Skip to content

Old Home Week 1903


In 1901 a movement began to encourage Old Home Weeks in towns in the state. “We believe that the town of Salisbury is in every respect an ideal place for such a gathering,” said the Lakeville Journal in its August 31st edition that year. “The sentiment is one that would appeal to every son and daughter of the old town and wherever Old Home Week has been instituted it has been found pleasant and profitable.”

The idea slowly took hold and in 1902, the newly formed Salisbury Association took upon itself the task of organizing the event. In January 1903 the Journal reported, “The matter of establishing an Old Home Week is steadily growing in favor in quarters of the state. … The Salisbury Association is endeavoring to provide one for this town and wants the cooperation of the citizens.”

The State Grange created a committee to secure the passage of a bill by the state legislature authorizing towns to make appropriations for the observances “We anticipate so delightful a season of home gatherings and welcomings that the people will favor a repetition of Old Home Week next year and perhaps annually thereafter,” the paper said.

Old Home Week in Salisbury was finally held July 23rd through July 25th, 1903. Every home was encouraged to invite guests for the week, “so we may have a really large gathering of friends of the town” and to decorate their homes with flags and bunting.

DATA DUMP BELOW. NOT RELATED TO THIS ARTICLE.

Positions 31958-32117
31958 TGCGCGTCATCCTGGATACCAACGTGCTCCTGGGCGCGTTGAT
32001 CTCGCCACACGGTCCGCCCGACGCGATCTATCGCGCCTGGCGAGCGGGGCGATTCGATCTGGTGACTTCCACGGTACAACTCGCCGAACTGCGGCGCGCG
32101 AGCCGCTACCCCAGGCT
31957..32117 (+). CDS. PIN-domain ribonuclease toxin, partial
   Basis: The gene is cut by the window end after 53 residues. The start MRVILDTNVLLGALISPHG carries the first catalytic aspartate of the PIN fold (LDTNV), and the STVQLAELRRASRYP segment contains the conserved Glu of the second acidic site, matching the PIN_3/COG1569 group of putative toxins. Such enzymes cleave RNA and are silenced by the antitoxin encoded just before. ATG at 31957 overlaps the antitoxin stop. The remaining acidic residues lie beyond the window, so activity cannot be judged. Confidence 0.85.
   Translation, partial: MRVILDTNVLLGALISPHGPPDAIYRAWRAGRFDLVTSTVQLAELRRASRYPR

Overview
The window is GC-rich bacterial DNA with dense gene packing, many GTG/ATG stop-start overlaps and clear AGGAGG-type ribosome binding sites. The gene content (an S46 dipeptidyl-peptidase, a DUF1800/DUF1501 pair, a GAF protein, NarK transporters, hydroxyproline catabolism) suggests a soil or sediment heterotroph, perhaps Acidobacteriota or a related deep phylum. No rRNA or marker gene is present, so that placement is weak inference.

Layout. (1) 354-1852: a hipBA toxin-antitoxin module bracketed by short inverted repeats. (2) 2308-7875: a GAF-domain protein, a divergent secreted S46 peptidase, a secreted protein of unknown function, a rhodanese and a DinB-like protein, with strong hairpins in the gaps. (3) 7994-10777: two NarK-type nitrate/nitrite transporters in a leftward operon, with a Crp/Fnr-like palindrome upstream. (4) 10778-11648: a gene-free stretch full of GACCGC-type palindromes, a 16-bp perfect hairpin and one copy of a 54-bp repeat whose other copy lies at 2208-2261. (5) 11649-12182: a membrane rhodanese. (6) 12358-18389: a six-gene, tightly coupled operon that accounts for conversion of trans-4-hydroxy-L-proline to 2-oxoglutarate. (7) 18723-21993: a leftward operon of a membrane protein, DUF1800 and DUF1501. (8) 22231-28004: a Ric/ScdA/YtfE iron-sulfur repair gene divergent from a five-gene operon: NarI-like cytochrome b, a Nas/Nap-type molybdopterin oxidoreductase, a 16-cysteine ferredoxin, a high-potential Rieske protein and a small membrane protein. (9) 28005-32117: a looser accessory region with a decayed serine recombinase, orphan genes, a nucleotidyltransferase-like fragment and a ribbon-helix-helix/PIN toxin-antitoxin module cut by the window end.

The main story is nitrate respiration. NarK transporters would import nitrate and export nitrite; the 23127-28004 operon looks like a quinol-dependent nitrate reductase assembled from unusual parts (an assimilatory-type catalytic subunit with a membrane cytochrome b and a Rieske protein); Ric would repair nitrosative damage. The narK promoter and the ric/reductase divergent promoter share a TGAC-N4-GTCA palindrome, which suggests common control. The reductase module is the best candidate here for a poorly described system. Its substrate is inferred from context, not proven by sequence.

Following the festive affair, the Journal reported that, “it was touching and pleasing to see the old fellows go up to each other and after brief glance of uncertainty, extend palms and at once plunge into a happy discussion of the old days when they were boys together playing in the lap of old mother Salisbury.”

Visitors engaged in an old-fashioned game of wickets and a ballgame that pitted married against unmarried men. There was a banquet for 150 men in the Scoville Library which had been decorated with ferns and flowers. A seven-piece orchestra provided music for the banquet and the following dance.

Saturday brough a regatta on Lake Wononscopomuc and literary exercises at “Holleywood” Grove. There were fireworks during the evening. The Lakeville Grays played music during the boat races and fireworks.

The auditor’s report showed the town expended $991.78 for the affair, which was precisely offset by receipts.

Despite the fun, there is no indication in the Lakeville Journal that subsequent Old Home Weeks were held.